A beautiful, enigmatic adventure.
Stark, enigmatic, and monolithic, Spire’s End is one of the best-looking games I’ve ever seen. The absolutely stunning black, white and red artwork from Benjamin Wieseman brings this choose-your-own-adventure style solo card to life in a way that is arresting and unexpected. Gregory Favro’s design work is simple and effective, coming across like a modernized and more nuanced take on the classic Fighting Fantasy format with a branching narrative that plays out over 108 large format cards. But the real treasure is in how Favro and Wieseman do something that I am continually pleading with tabletop game designers to do – they use the medium and this format to create an entirely new world for us to play in.
Fantasy games too often lean on tropes and worn-out concepts under the excuse that familiarity begets accessibility. But Spire’s End is a game that feels Appendix N alien, artfully remote, and yet with enough hooks to draw in any audience. This is a world where Killcows and SIlkweavers are tasked with exploring the mystery of a massive drill-like spire that has emerged in their village. This game doesn’t throw a bunch of random junk enemies at you, each encounter is a carefully designed, unique boss-level fight with different formats and rules modifications. Every loot item is unique and may or may not be absolutely critical further into the chapters in an unexpected or exactly as you expected way. Every decision feels dangerous, the stakes are always high, and you never know when you are going to wind up at one of the game’s many, shall we say, undesirable endings.
The pathways through the six chapters are winding and in each playthrough It’s a delight to see where the story goes. I’m not spoiling any of the details, you need to reveal them for yourself. But be prepared for some really fucking weird stuff. There’s body horror and surreal monsters. Strange artifacts and monuments. Sudden, horrifying death. Some of it is haunting and eerie. Some of it is gruesome and ghoulish. It’s grim and dark but not really grimdark – there’s as much a sense of wonder as there is a sense of doom.
Mechanically, the game is simple. There’s no rulebook. Everything is spelled out across the first few cards in the deck. You randomly draw two Ally cards, which feature some of the best character illustrations I’ve ever seen. Each has an HP and Armor value and a few Action bars. In an encounter, you spend HP to activate one of the Action bars and these give you a range of effects that can occur on a D8 roll. There’s raw damage but also statuses and knock-on effects. Characters also have a Recoup line to recover some HP every round.
What’s neat about this system is that it inevitably wears your allies down. Spending HP to get the more powerful actions against a foe might wind up with an Ally dying, but not before they get a final Death Move. And then, you draw a new Ally to replace them. Aside from the story-driven decision points, some of which require die rolls or checks to see if you have specific items in your inventory, you are always making life or death decisions. HP values are low, the Allies are fragile and have subtly different capabilities so there’s somewhat more weight here than in similar games like Escape the Dark Castle. It’s really a quite minimal design overall but it makes time for some levelling up, which gives the storyline a more dynamic sense of progression.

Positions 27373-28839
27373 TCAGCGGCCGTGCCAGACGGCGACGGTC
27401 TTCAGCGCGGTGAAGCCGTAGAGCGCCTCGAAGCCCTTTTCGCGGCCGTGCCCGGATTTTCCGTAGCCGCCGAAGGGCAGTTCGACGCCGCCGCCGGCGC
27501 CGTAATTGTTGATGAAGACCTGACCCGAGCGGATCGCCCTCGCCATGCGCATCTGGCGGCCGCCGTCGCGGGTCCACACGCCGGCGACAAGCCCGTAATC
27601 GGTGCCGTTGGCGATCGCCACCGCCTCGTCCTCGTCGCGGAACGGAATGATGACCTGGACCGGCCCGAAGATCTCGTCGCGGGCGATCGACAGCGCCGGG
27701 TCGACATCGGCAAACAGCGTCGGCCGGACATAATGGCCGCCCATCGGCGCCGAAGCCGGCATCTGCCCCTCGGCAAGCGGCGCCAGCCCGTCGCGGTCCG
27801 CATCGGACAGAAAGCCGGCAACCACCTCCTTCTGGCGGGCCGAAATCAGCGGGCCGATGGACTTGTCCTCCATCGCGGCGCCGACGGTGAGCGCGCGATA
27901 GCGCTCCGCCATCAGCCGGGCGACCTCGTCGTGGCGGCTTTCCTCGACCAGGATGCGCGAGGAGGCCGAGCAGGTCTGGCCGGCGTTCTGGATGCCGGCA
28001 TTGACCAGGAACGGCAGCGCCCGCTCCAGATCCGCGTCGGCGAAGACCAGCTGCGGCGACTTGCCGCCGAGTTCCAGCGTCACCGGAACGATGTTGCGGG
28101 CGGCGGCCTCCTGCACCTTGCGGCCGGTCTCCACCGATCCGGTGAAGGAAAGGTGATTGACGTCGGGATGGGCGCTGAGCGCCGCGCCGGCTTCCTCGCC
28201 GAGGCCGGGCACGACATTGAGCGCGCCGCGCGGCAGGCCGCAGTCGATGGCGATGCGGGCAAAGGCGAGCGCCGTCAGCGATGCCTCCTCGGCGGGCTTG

I played through the full game five times, which is roughly equivalent to reading a Fighting Fantasy book five times. The first two games were magical. The sense of discovery was wild and I was absolutely compelled by the atmosphere, storytelling, worldbuilding, and easy but nuanced gameplay. But by the third and fourth game, the dread specters of Anticipation and Expectation showed up and I wasn’t quite as thrilled to find myself in similar pathways or knowing when to not do certain things. The combat started to feel somewhat tedious, but only because I was experiencing it in such a concentrated volume.
Inevitably, the question of replayability is going to be asked by someone reading this and to that I have to replay “eh?” This really isn’t a game meant to be played into the ground, especially over a short period of time. It’s a game to play through, savor, and put away. Maybe for years. Come back to this mysterious, cryptic black box in 2025, 2030, and I can guarantee you that magic like what I felt will be back, even if you play it today in 2021. You can’t measure this game’s value by how many hours you play it or how many times it hits the table. You measure its value as a singular impact, like reading a novel or viewing a work of art for the first time.
In comparison, I think back to Nate Hayden’s Mushroom Eaters. It’s a game that had an absolutely profound impact on me, it totally rewrote the way I look at games. It was one of the most moving and beautiful experiences I’ve ever had playing a game. But I played it exactly one time. I never wanted to touch it again for fear that it might reveal itself to be just another game in the pile, that I might exhaust its wonder. I feel like this about Spire’s End, my focused attention on it made me all too aware of its limitations and boundaries. I almost regret playing through it more than once so that I could be left wondering what else was in this strange little box, what stories I left untold, and what mysteries were still unrevealed.